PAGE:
As investors, we want to borrow cheap and invest high – just like the banks.  But since there are no bailout programs for us, we need to be more careful.  The first step is to understand the rules – and then to implement effective strategies.  Sound easy, but when the rules change, we need to examine our strategies.

We launch the show talking about the new realities of debt in the post meltdown economy.  For the older folks, we’re getting back to “normal”.  For younger people, free and easy credit was “normal” and the current environment is no fun at all.  We talk about where things are now and where they might be headed.

With the new Credit Card Act of 2010, the rules of credit cards have changed.  Credit cards, like light sabers (we know we’re mixing sci-fi metaphors), are powerful tools in the right hands – while they can be equally dangerous when used by the untrained.  Since the rules are changing, investors and consumers alike need a little training on the state of the art.  Our special guest and prolific author Jordan “Mr. Money Answers” Goodman, brings us up to speed on some of the need to know items.

As the US and the world is coming out of their bunkers and beginning to explore the economic wasteland, governments, industry and individuals are all making adjustments.  For many individuals with unsustainable levels of debt, professional help may be the best answer.  Jordan shares with us his insights about the important differences between Debt Settlement and Credit Counseling Services.  You’ll want to hear what he has to say.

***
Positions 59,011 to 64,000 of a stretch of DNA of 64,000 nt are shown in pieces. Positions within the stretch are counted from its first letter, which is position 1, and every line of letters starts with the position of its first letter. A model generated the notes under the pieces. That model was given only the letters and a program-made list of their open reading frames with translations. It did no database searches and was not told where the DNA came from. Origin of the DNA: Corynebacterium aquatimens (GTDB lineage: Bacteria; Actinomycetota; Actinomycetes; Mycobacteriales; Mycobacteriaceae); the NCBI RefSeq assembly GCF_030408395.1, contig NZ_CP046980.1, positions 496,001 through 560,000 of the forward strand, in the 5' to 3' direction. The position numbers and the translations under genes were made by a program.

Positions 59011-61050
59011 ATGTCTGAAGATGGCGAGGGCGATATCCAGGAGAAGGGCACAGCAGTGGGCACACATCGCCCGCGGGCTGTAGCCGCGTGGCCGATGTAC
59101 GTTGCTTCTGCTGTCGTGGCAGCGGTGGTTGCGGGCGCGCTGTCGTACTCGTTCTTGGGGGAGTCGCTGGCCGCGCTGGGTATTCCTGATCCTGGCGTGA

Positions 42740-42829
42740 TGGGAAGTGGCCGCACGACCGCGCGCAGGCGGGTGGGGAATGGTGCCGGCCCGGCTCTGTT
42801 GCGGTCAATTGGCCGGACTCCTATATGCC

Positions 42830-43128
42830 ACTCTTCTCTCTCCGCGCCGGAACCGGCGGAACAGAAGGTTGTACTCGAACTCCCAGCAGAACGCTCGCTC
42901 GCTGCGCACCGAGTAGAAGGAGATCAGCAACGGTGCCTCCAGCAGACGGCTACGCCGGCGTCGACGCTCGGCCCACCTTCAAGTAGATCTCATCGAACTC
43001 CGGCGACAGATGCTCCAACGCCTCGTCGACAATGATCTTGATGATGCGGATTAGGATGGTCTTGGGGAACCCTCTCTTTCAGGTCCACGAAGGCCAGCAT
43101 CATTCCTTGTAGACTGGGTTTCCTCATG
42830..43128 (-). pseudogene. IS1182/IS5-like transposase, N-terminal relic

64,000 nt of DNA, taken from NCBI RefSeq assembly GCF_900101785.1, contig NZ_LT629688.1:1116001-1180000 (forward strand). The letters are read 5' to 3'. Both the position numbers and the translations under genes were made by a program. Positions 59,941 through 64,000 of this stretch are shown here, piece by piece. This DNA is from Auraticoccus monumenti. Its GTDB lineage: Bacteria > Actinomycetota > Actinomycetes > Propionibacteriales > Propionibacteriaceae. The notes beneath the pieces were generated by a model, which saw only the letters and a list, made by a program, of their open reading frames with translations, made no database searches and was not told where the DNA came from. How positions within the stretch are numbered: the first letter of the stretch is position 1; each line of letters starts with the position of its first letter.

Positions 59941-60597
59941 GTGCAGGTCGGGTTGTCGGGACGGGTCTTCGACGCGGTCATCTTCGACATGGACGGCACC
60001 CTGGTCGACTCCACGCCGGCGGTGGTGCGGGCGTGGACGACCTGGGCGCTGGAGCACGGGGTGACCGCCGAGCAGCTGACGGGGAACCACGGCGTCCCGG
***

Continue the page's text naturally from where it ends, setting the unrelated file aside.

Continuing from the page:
For some people, the aftermath of the meltdown means foreclosure and perhaps even bankruptcy.  Does that mean game-over or is there life after debt?  Once again, Jordan brings in great practical information and insights to help you chart your personal course.

For the two of you who are facing the brave new world with good credit scores and equity, Jordan reveals an AWESOME strategy for accelerating your mortgage.  Long time listeners – and especially readers of Equity Happens –  know The Real Estate Guys™ have never been big fans of mortgage acceleration.  But Jordan shows us how to use the power of cash flow to accelerate the pay off of a mortgage without amortization.  We know it sounds like science fiction, but it’s real.  Check it out!